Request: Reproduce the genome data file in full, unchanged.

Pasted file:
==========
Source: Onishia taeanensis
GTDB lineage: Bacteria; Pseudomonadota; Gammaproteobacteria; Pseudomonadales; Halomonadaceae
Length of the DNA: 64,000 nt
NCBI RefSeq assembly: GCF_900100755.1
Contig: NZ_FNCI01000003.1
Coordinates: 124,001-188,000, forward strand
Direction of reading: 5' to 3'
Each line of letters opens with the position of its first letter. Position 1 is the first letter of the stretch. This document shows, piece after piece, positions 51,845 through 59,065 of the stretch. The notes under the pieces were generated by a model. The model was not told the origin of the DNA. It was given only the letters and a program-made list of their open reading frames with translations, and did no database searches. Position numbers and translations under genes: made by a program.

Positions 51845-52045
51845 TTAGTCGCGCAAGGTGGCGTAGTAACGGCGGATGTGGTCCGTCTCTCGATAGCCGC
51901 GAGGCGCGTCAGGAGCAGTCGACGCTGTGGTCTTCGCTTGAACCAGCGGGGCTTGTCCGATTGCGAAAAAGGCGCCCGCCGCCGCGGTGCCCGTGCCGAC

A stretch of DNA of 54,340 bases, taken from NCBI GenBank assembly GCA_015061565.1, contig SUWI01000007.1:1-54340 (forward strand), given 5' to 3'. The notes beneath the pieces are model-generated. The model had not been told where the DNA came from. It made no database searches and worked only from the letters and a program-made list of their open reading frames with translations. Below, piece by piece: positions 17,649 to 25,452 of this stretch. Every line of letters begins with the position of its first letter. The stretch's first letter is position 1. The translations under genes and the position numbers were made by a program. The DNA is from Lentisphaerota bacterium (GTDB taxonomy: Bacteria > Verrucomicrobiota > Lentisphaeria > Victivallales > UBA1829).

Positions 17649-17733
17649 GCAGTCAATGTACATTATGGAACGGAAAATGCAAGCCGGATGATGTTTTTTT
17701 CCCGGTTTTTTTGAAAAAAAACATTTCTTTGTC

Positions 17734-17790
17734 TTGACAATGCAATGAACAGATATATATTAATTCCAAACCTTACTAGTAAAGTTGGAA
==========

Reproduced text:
Source: Onishia taeanensis
GTDB lineage: Bacteria; Pseudomonadota; Gammaproteobacteria; Pseudomonadales; Halomonadaceae
Length of the DNA: 64,000 nt
NCBI RefSeq assembly: GCF_900100755.1
Contig: NZ_FNCI01000003.1
Coordinates: 124,001-188,000, forward strand
Direction of reading: 5' to 3'
Each line of letters opens with the position of its first letter. Position 1 is the first letter of the stretch. This document shows, piece after piece, positions 51,845 through 59,065 of the stretch. The notes under the pieces were generated by a model. The model was not told the origin of the DNA. It was given only the letters and a program-made list of their open reading frames with translations, and did no database searches. Position numbers and translations under genes: made by a program.

Positions 51845-52045
51845 TTAGTCGCGCAAGGTGGCGTAGTAACGGCGGATGTGGTCCGTCTCTCGATAGCCGC
51901 GAGGCGCGTCAGGAGCAGTCGACGCTGTGGTCTTCGCTTGAACCAGCGGGGCTTGTCCGATTGCGAAAAAGGCGCCCGCCGCCGCGGTGCCCGTGCCGAC

A stretch of DNA of 54,340 bases, taken from NCBI GenBank assembly GCA_015061565.1, contig SUWI01000007.1:1-54340 (forward strand), given 5' to 3'. The notes beneath the pieces are model-generated. The model had not been told where the DNA came from. It made no database searches and worked only from the letters and a program-made list of their open reading frames with translations. Below, piece by piece: positions 17,649 to 25,452 of this stretch. Every line of letters begins with the position of its first letter. The stretch's first letter is position 1. The translations under genes and the position numbers were made by a program. The DNA is from Lentisphaerota bacterium (GTDB taxonomy: Bacteria > Verrucomicrobiota > Lentisphaeria > Victivallales > UBA1829).

Positions 17649-17733
17649 GCAGTCAATGTACATTATGGAACGGAAAATGCAAGCCGGATGATGTTTTTTT
17701 CCCGGTTTTTTTGAAAAAAAACATTTCTTTGTC

Positions 17734-17790
17734 TTGACAATGCAATGAACAGATATATATTAATTCCAAACCTTACTAGTAAAGTTGGAA